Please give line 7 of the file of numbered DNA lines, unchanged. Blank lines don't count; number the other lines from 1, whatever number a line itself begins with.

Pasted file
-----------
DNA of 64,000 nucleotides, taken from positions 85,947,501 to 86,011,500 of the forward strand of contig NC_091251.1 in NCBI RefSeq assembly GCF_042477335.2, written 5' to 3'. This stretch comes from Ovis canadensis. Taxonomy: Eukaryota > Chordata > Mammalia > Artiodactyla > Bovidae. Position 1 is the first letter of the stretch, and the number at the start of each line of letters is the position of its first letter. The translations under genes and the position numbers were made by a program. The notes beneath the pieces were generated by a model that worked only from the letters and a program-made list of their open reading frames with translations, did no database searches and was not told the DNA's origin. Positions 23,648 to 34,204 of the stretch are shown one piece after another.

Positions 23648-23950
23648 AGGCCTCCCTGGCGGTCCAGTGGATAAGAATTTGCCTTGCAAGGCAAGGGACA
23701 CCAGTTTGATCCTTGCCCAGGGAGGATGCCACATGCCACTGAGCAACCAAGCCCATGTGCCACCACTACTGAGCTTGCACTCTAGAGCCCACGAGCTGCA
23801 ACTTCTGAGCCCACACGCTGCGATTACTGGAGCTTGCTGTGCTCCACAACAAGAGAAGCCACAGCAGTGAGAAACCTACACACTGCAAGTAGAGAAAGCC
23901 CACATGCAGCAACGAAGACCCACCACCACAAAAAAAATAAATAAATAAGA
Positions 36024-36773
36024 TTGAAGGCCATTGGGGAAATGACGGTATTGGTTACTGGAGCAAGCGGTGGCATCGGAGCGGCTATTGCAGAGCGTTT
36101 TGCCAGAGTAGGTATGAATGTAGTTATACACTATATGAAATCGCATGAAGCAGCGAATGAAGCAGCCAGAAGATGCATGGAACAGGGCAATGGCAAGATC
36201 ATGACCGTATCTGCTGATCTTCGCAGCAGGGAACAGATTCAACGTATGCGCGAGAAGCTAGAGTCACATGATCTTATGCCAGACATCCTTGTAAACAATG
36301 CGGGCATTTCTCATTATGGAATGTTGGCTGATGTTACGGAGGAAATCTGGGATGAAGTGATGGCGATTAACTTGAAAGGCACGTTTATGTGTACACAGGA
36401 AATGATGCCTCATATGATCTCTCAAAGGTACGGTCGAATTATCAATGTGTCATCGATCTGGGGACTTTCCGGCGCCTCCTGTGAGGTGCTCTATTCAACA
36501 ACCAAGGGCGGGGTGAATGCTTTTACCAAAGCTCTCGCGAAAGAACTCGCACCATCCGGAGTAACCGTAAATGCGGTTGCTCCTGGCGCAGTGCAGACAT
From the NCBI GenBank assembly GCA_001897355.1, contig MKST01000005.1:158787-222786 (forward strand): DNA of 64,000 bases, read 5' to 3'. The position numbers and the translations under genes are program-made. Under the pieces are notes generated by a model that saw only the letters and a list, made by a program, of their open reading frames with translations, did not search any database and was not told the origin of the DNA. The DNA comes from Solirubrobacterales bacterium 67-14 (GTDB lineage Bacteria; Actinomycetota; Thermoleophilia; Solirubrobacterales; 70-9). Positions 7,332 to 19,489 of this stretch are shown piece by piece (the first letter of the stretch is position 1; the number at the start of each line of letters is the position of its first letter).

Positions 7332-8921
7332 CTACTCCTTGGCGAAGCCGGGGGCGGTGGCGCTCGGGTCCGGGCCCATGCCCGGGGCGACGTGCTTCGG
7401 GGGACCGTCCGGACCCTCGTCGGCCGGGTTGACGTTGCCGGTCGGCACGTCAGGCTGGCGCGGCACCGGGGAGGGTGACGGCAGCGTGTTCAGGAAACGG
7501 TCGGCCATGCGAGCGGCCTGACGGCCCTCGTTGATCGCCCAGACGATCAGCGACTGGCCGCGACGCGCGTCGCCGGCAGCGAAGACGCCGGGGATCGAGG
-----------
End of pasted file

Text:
Positions 36024-36773